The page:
Halifax 38 Hornets 6
Einstein once said: "Spend an hour with a pretty girl and it feels like a minute; spend a minute sat on a hot stove, and it feels like an hour - that's relativity!" And so it is with the Northern Rail Cup.
Depending on which dugout you watched this game from, the result was relative. For Halifax, the Northern Rail cup is a benchmark for their season. One of the few clubs with a realistic chance of winning the competition, it's a chance of silverware and an opportunity to remind Superleague of their credentials for promotion.
For Hornets, it's a four game warm-up for the real business of the Co-operative Championship One season - a chance for Stanky to tune the machine before the games that really matter begin.
The preparation of both coaches going into this game was also relative: Halifax having played four games, Hornets having played two 'half' trial games against Mayfield and Crusaders.
Hence, it was a ring-rusty Hornets on show - but the early signs are positive.
Despite slipping behind to an early try from Fieldhouse, Hornets defence scrapped and scrambled well in the first quarter - aided by some frankly shocking wing-play from Fax's 'strike' players Worrincy and White.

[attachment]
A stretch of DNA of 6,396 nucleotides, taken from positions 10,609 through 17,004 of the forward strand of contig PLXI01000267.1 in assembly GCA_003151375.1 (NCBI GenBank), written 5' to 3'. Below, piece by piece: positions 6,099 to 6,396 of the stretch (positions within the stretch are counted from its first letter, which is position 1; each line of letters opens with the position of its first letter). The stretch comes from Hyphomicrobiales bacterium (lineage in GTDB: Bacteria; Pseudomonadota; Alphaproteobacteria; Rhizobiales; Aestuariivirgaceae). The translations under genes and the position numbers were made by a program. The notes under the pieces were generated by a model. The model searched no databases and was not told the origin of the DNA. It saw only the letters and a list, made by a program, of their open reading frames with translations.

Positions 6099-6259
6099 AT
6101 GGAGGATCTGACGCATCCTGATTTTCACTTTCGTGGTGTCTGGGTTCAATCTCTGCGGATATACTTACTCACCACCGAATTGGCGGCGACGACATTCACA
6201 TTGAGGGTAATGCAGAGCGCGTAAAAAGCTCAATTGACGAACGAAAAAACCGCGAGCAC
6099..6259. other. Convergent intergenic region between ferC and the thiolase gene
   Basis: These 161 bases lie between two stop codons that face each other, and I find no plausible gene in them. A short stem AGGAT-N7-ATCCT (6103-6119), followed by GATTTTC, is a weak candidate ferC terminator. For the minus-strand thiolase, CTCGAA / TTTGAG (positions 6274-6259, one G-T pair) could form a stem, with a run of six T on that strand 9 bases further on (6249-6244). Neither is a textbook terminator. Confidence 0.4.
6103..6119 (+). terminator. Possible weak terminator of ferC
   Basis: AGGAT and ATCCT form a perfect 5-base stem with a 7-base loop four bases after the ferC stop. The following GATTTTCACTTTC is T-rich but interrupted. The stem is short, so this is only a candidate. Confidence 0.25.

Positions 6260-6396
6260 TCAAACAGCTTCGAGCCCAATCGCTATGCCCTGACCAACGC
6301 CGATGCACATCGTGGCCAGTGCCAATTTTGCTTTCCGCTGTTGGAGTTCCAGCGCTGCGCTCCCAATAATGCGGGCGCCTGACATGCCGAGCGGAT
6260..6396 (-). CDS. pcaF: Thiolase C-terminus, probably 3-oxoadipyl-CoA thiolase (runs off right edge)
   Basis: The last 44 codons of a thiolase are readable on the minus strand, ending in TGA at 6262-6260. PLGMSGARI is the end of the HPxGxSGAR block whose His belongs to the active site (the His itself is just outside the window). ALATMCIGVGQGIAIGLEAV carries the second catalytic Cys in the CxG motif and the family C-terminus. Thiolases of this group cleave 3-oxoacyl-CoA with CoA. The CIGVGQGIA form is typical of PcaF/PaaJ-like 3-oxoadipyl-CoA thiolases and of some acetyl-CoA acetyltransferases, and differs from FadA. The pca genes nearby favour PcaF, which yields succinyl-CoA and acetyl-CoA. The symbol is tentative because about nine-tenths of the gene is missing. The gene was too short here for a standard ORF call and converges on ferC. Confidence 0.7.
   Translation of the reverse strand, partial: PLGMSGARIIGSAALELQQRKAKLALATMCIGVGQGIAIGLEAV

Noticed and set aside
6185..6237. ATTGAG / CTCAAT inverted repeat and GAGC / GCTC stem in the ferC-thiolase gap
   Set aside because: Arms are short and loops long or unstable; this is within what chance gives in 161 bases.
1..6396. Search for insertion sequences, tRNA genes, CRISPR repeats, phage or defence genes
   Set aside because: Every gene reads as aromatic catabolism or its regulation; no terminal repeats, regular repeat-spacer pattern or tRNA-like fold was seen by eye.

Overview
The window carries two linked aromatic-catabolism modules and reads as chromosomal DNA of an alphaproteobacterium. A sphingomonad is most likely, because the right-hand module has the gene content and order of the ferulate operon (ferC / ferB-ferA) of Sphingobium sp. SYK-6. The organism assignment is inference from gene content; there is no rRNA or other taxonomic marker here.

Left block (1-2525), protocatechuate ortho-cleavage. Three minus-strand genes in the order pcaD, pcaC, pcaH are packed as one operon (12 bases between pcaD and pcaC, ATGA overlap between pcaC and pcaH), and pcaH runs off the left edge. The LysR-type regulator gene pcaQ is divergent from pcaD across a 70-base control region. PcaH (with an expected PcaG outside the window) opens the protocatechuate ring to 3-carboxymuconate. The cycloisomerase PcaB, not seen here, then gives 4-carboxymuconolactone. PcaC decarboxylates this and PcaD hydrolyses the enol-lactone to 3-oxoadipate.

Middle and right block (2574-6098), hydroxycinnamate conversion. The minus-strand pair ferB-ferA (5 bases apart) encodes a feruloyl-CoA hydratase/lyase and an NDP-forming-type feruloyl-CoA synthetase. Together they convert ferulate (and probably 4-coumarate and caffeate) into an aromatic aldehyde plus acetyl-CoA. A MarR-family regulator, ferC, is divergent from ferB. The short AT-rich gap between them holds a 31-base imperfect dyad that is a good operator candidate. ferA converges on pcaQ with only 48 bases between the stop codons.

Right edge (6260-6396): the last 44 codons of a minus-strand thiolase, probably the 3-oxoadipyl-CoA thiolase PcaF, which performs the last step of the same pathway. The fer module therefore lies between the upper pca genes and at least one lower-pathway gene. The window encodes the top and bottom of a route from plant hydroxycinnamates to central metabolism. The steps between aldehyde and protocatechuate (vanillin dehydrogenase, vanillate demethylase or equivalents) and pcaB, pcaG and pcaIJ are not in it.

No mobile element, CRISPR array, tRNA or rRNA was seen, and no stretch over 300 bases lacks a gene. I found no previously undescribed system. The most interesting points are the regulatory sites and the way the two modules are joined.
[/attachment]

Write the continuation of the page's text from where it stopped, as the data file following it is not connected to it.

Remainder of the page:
It took until the 19th minute for Fax to stretch their lead when Thackeray was allowed to get an out-stretched hand out of the tackle to plonk the ball down from a metre.
But still Hornets strove to take the game to Halifax, the forwards driving hard and straight; Roper and Crook picking and probing at the Halifax defence.
Then came a wobble. A well-taken try from Gannon gave Halifax some momentum and they capitalised with two more quickfire tries in the last ten minutes of the half, to give the game a bit of a lop-sided feel at 26-nil.
The break came at just the right time for Stanky to pull his charges together and steady the ship. Indeed, Hornets came out champing the bit and, within two minutes of the restart, McDermott had burrowed under a napping Halifax defence to break Hornets' duck and give the travelling fans something to celebrate.
On the next foray into Halifax territory, Hornets could've been on the board again, but Dayne Donahue was considered held-up over the line and the chance was gone.
The remainder of the second half was a close-fought tussle. Hornets camped for long periods in the Fax 10 metre zone, but unable to find the killer pass or kick to unlock a stubborn defence; minor issues that will be resolved as timings and runs get honed.
As it was, Halifax were made to scrap for their two further tries (one for Ashall on 50 mins and one for Tyrer in the 75th), but Hornets emerged with real credibility from this first 'proper' run-out of the year.
Certainly, the Hornets dug-out would've been happy with the level of commitment and desire to move the ball at every opportunity. And with the forwards (particularly Cookson, Newton and Middlehurst) matching their opposite numbers for long periods, It's Stanky who will be relatively pleased with the performance.
Halifax on the other hand have the juggernaut of Featherstone heading their way - and you don't have to be Einstein to see they'll need to improve significantly to get anything out of that one.